My children went back to college after being home for the summer. No big deal. I took the dogs for a walk. We passed the Korean Tofu House and the smell made me hungry. Why don't we eat here tonight, I thought, then realized that I was alone. We had gone there together just a week before and had a great time and talked about coming back. No one passing by could see the tears behind my shades.
The house had been full of laughter, song, and warm bodies all summer. We cooked and ate together. The kids even made strawberry rhubarb pies, their dad's favorite. We went hiking in the hills and took the dogs to romp on the beach. It was just like it had been in the good old days, before they had grown up and gone away. My friends had been right, the kids do come back home.
When I got back home the house was dark and eerily quiet. The dogs paced throughout the house going into the kids' empty rooms, whining softly. One lay down in his favorite place by the bed as if he was waiting for his boy to come home.
The next morning I got up. Both dogs were sleeping by me. I decided to make pancakes; the kids love blueberry pancakes. Then I realized they weren't there. I lost my appetite and skipped breakfast. I took the dogs for a walk.
An old lady coming out of the Goodwill looked at my dogs, smiled warmly and asked,
"May I pet your dogs?"
"Of course, they would love it."
As she petted the dogs she told her story.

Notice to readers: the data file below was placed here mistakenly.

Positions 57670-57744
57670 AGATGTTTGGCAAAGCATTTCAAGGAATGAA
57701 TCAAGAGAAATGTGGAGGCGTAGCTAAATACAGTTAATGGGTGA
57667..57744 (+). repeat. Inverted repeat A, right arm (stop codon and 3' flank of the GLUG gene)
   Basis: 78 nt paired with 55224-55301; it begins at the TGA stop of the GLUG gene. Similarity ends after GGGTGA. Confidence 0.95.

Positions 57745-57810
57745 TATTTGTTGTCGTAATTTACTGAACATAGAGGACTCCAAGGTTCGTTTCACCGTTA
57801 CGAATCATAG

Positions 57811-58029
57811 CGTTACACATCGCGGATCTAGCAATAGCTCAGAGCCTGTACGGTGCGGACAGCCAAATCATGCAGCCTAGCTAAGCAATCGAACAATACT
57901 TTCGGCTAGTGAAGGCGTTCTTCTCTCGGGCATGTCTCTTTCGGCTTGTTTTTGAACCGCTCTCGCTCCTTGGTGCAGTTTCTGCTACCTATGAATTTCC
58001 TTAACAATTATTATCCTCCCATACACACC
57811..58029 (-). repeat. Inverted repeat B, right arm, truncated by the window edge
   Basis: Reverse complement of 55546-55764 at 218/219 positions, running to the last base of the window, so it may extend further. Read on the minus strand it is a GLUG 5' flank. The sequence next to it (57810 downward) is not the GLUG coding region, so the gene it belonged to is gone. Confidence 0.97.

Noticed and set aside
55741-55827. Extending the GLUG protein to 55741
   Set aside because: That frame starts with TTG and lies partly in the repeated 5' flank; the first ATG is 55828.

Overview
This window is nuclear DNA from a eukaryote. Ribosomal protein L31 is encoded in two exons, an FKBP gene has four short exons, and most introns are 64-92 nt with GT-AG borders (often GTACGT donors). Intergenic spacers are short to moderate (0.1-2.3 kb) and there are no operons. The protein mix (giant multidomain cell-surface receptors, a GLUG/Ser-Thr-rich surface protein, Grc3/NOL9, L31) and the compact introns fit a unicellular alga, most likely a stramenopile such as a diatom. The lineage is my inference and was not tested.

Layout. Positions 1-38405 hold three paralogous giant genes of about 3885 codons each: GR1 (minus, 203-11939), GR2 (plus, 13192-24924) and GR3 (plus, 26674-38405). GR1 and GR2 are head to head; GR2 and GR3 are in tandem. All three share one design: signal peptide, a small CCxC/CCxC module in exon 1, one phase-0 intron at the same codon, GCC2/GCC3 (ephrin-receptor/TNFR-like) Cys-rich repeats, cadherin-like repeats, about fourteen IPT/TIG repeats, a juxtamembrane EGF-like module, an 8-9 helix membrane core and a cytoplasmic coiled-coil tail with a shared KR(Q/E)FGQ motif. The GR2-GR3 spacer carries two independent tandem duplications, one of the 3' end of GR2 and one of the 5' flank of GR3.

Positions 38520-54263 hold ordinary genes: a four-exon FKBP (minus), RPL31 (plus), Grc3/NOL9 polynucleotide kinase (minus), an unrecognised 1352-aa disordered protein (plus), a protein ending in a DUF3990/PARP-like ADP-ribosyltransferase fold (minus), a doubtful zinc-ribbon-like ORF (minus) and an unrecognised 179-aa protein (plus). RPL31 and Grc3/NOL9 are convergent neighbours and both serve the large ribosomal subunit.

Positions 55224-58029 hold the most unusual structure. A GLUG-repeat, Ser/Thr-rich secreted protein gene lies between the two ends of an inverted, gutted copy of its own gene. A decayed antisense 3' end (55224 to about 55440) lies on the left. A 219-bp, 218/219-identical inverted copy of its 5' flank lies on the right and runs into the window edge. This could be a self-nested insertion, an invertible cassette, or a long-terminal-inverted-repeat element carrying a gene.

"I had a golden retriever; Chunky lived to 15. He was never sick a day in his life till the very end. He wouldn't eat so I put gravy on my finger and he licked it. But the vet said to me, "You've got to let him go."
She looked up to the skies and back at my dogs and said,
"So I did; I let him go. . . . But I've never had another dog after that."
She put her hand over her heart and her face expressed her anguish as much as her simple English, "Hurts."
She smiled bravely, gave my dogs one more loving pet, thanked me, and walked away.
Letting go. Yes, I know that's what we have to do. But it's not easy. A few days before one of my students had asked me,
"What is the hardest thing in your life?"
I answered without hesitation, "Letting go. Life is an ongoing process of love and loss. We live fully by loving the people in our lives, knowing that some day we will have to let go. The longer you live the more you experience loss, but we have to keep ourselves open to loving and avoid either being devastated by our losses or descending into psychic numbing."
As I sat alone in the quiet house I thought about the old lady and how she faced the ultimate loss of her dog through death. I suddenly felt a little silly crying in my sake over my loss, which is just a natural part of human development, not life and death. In this kind of loss we can comfort ourselves by celebrating the growth of our children, feeling the satisfaction of having done our best to prepare them to meet the challenges they face. We can be glad that they are where they need to be, and grateful for our role in releasing them, launching them, rejoicing as they soar.
In the words of the poet Kahlil Gibran:
"You are the bows from which your children as living arrows are sent forth
Let your bending in the archer's hand be for gladness."